conditions generating status for the T1/E1 channel
associated with this port.
Statistics
Accessing the Detailed Port Statistics
What You See in
Figure 4-2 shows the second screen of the X.25 Detailed Port Statistics.
the Second Screen
Node:
Address: Date:
Detailed X25 Port Statistics: Port 1
Physical Summary:
Overrun Errors: 0
Non-Octet Aligned: 0
Unknown DLCI Err: 0
Frame Summary:
IN
OUT
Info
0
0
RNR
0
0
SABM
0
23
DM
0
0
FRMR
0
0
Packet Summary:
Data
Receiver Not Ready
Call Request
Clear Request
Interrupt Request
Reset Request
Restart Request
Time:
Page:
2 of 5
Underrun Errors: 0
CRC Errors: 0
Frame Length Err:0
Last Unknown DLCI: 0
IN
RR
REJ
DISC
UA
IN OUT
0 0
0 0
0 0
0 0
0 0
0 0
0 0
OUT
0
0
0
0
0
0
0
0
IN OUT
Receiver Ready 00
Reject Packet00
Call Accept0 0
Clear Confirm00
Interrupt Conf.00
Reset Confirm00
Restart Confirm00
Figure 4-2. Example of Detailed X.25 Port Statistics, Second Screen
Screen Terms
Statistics
T0107, Revision J
Screen 2 of the Detailed X.25 Port Statistics contains this information:
4-5
Release 6.2
Accessing the Detailed Port Statistics
Screen Term
4-6
Tells You...
Physical Summary
Number of Overrun, Underrun, and CRC errors
since the last node or statistics reset.
• Overrun Errors: Received data was lost because
it could not be processed by the CPU
• Underrun Errors: Transmission of a frame could
not be completed because all the data had not
been sent to X.25 port
• CRC Errors: Indicates the number of errors
detected by Cyclic Redundancy Check (CRC)
since last node boot or reset of statistics.
Indicates that a frame received contains one or
more corrupted bits.
• Non-Octet Aligned: Indicates an invalid frame
that is not divisible by eight.
• Frame Length Errors: Indicates the number of
frames received with length less than five
characters.
• Unknown DLCI Err: Indicates the number of
frames received with DLCI for which no station
is configured.
• Last Unknown DLCI: Indicates the last
unknown DLCI received in a frame.
Frame Summary
Summary of each frame being sent and received
over the port since the last node, port, or statistics
reset.
Packet Summary
Summary of each packet being sent and received
over the port.
Statistics
Accessing the Detailed Port Statistics
What You See In
The Third Screen
Figure 4-3 shows the third screen of the X.25 Detailed Port Statistics.
Node:
Address:Date:
Detailed X25 Port Statistics: Port 1
Time:
Page:
3 of 5
Last inbound LCN: 0
Inbound processing status: Processed OK, call passed to ROUT
Last Inbound Call, before processing:
Called Address:
Calling Address:
Facilities:
CUD:
Last Inbound Call, after processing:
Called Address:
Calling Address:
Facilities:
CUD:
Press any key to continue ( ESC to exit ) ...
Figure 4-3. Example of Detailed X.25 Port Statistics, Third Screen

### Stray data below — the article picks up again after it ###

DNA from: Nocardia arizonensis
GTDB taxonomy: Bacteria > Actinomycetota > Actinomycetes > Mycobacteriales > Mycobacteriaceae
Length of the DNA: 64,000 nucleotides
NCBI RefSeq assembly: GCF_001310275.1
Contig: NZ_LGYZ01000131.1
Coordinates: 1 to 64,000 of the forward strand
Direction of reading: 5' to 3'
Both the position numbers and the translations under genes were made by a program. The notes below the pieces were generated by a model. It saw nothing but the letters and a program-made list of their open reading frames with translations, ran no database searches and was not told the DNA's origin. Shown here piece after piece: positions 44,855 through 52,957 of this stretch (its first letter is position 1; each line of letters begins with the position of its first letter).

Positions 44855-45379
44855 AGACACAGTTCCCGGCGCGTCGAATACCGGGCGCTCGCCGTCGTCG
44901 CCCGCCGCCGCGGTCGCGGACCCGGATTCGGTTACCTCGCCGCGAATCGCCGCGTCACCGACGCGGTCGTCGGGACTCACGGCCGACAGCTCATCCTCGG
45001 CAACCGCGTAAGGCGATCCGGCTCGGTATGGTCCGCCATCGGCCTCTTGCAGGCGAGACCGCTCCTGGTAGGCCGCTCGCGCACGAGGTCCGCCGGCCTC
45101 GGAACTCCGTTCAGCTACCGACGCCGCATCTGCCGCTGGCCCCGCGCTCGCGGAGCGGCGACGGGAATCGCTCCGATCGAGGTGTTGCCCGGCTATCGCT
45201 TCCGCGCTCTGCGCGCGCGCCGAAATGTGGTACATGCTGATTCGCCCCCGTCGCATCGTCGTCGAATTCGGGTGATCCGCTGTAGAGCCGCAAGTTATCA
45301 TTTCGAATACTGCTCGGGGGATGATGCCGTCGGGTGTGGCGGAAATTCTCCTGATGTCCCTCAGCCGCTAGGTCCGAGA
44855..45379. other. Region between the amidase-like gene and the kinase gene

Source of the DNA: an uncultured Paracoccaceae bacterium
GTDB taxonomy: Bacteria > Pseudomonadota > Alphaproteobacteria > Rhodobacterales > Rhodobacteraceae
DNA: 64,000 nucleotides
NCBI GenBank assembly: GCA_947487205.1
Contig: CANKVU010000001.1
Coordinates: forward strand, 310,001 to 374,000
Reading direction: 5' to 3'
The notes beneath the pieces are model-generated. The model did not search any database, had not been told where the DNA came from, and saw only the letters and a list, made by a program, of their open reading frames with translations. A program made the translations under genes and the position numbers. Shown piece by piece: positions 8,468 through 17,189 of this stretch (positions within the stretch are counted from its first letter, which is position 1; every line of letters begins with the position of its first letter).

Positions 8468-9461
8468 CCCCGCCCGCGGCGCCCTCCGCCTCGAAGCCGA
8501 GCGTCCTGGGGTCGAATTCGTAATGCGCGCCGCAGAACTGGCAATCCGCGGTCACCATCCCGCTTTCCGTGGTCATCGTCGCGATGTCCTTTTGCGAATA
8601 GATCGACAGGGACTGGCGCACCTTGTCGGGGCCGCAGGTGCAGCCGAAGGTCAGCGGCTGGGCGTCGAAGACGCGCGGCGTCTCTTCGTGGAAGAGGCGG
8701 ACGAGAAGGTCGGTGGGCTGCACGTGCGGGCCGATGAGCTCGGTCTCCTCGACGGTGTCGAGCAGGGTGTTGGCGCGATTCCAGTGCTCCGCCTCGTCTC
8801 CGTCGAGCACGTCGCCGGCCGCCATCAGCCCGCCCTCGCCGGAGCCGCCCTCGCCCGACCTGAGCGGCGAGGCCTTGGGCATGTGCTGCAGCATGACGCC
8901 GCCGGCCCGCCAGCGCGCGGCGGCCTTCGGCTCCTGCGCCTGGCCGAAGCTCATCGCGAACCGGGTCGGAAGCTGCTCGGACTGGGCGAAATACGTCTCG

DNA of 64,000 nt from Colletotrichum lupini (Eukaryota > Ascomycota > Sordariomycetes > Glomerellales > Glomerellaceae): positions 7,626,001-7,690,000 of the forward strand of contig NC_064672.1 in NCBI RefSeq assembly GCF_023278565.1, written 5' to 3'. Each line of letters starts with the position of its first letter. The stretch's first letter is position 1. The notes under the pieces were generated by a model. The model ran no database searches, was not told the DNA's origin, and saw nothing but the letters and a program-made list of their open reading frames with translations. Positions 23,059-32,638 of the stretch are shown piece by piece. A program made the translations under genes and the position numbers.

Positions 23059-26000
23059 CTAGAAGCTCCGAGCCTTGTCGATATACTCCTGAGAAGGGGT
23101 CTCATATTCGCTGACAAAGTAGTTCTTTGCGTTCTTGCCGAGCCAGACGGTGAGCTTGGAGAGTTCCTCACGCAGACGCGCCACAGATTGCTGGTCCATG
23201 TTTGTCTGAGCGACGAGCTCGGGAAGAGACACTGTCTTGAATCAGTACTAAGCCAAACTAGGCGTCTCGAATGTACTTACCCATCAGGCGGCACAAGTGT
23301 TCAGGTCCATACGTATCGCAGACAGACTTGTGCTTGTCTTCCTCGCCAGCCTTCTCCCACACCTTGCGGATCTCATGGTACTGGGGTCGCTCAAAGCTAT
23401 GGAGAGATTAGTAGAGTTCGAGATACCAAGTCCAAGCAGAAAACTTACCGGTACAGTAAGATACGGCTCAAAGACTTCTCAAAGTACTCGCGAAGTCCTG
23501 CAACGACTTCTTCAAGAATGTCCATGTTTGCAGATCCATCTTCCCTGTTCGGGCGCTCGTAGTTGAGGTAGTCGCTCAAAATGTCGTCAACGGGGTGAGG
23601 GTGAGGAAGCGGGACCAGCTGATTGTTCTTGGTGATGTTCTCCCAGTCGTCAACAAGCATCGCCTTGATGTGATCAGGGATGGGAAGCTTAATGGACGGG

Screen Terms
Screen 3 of the Detailed X.25 Port Statistics screen contains this information:
Screen Term
Statistics
T0107, Revision J
Tells You...
Last Inbound LCN
Logical channel number over which the last inbound
call was processed
Inbound Processing Status
Describes how the last inbound call was handled.
Examples include:
• Process OK
• Call Passed to ROUT
• Failed Processing
• Call Cleared
Last Inbound Call, before
processing
Called Address, Calling Address, Facilities, and
CUD of the last inbound call before it was processed
Last Inbound Call, after
processing
Called Address, Calling Address, Facilities, and
CUD of the last inbound call after it was processed
4-7
Release 6.2
Accessing the Detailed Port Statistics
What You See In
The Fourth Screen
Figure 4-4 shows the fourth screen of the X.25 Detailed Port Statistics.
Node:
Address Date:
Detailed X25 Port Statistics: Port 1
Time:
Page:
4 of 5
Last Outbound LCN: 0
Outbound processing status: Processed OK, call transmitted
Last Outbound Call, before processing:
Called Address:
Calling Address:
Facilities:
CUD:
Last Outbound Call, after processing:
Called Address:
Calling Address:
Facilities:
CUD:
Press any key to continue ( ESC to exit ) ...
Figure 4-4. Example of Detailed X.25 Port Statistics, Fourth Screen
Screen Terms
The fourth Detailed X.25 Port Statistics screen contains this information:
Screen Term
4-8
Tells You...
Last Inbound LCN
Logical channel number over which the last inbound
call was processed
Inbound Processing Status
Describes how the last inbound call was handled.
Examples include:
• Process OK
• Call Passed to ROUT
• Failed Processing
• Call Cleared
Last Inbound Call, before
processing
Called Address, Calling Address, Facilities, and
CUD of the last inbound call before it was processed
Last Inbound Call, after
processing
Called Address, Calling Address, Facilities, and
CUD of the last inbound call after it was processed
Statistics
Accessing the Detailed Port Statistics
The fifth detailed X.25 Port Statistics screen displays with Release 6.1 or greater.
Press any key to continue (ESC-exit, 'N'-next sect, 'S'-skip to station)
...
Node: 340_QUAD Address: 200
Date: 8-MAR-2002 Time: